Sunday, July 20, 2008

Who needs ribs?

Apparently the left side of my face is all puffed up.

Strangely enough that corresponds to how much worse the left side of my rib cage that feels kicked in with steel-toed boots. It's typically the right that is worse, the pectus excavatum is a lot worse on that side, so I'm not sure what wreaked this havoc in the left. The world may never know. Hopefully though we'll figure a better way to breathe and yes it must be something short of ventilatory support because I am NOT going that route again, thank you very much. It took 2 years to get then-insurance to overturn their denial of my two bouts with CPR.

Their excuse?

I didn't have my codes and CPR preapproved.

4 comments:

  1. Yes, I'd like to schedule my clinical death, and I'd appreciate you paying for the medicine to revive me. When is a good time for you? Oh, you'll need 7-10 business days to pre-approve that? Great! I'll pencil in sometime in early August! Now I hope I've avoided anything silly, like pre-existing conditon, and that when I come back to life all broken and in pain, that you help me out by paying the bills. Remember, I always do pay the bills you send me every month, and I haven't complained even though those bills have been getting bigger and bigger over the years. I love you, Mega Insurance Company! You always treat me with fairness and honesty and always have my best interest in mind when your "medical review board" chooses not to pay for the medicine I need!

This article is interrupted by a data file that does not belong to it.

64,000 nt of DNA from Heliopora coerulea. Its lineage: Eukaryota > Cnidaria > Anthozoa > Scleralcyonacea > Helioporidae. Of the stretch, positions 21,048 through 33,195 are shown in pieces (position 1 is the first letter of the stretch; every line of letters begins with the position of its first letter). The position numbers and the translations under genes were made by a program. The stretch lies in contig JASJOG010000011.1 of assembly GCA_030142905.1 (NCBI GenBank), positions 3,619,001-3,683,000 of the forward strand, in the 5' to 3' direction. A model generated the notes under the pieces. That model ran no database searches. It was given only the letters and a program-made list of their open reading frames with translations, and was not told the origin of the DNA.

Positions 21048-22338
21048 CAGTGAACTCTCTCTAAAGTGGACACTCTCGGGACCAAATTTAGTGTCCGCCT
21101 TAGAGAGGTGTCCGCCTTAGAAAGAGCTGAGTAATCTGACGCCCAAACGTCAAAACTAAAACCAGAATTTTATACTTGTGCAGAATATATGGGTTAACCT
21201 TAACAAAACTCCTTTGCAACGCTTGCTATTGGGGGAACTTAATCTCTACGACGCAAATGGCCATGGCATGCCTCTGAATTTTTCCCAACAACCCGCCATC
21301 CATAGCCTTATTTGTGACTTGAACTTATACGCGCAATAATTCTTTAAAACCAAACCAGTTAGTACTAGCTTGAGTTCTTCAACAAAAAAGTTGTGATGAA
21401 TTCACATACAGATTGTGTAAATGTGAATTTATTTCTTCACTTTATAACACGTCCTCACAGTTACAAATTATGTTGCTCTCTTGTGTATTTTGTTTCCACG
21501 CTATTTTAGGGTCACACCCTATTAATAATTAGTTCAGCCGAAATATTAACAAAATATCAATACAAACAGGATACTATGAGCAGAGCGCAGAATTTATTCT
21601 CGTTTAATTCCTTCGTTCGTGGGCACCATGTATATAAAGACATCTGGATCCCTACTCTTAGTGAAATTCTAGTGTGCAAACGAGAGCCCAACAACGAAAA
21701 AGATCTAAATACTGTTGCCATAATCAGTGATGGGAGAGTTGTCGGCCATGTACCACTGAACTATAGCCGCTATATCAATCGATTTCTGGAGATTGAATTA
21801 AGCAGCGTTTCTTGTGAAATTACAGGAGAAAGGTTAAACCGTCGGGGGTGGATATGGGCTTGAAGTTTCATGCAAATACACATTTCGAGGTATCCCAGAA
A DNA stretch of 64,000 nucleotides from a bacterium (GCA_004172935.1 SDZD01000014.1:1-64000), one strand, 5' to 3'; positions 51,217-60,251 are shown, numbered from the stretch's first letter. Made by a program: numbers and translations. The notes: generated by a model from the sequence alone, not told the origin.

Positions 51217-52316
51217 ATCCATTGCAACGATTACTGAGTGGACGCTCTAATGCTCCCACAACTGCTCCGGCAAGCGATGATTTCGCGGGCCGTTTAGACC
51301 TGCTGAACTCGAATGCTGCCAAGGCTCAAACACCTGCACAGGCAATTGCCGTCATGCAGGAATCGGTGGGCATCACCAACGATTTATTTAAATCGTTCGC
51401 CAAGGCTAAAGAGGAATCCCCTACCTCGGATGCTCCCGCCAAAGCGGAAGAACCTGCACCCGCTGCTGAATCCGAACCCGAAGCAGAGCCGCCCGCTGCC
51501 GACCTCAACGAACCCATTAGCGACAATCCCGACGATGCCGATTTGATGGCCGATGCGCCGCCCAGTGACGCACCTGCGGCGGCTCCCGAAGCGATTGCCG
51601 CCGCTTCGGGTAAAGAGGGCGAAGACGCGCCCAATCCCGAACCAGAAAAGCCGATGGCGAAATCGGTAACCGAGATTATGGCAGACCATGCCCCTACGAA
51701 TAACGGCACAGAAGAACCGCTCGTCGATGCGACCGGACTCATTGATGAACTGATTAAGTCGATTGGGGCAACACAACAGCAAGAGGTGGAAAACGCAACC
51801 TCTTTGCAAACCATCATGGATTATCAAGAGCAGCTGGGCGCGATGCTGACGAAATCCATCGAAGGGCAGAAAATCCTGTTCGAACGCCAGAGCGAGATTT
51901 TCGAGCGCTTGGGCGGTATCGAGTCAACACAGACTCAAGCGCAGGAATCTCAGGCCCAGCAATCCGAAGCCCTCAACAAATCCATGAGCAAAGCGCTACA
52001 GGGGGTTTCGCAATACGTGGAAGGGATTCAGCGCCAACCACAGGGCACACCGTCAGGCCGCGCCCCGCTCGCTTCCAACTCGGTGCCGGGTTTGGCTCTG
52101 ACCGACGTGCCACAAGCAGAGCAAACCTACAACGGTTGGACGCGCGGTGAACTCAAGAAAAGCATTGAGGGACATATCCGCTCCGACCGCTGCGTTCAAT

Burn in hell,
    Your Happy Patient and Customer

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  2. <3

    (don't know what to say, but you are in my thoughts and prayers)

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  3. Holy Moses! The nerve. I swear, Keesha, you could write a book. Love, Bobby, not Billy

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  4. I know your situation is not funny but the insurance company's reasoning is.

    Ummm, yeah, like in the middle of the code the doctors and nurses are going to say "stop the code, we have to get this preapproved first".

    Insurance companies are insane. For a certain procedure, the state insurance in Minnesota requires a patient to come into the office to determine if they need another visit. So in the end the state is paying more money in order to "save" money. Or the new thing is that the medical schedulers have to get approval to even schedule a test, but this still does not guarantee the insurance will pay.

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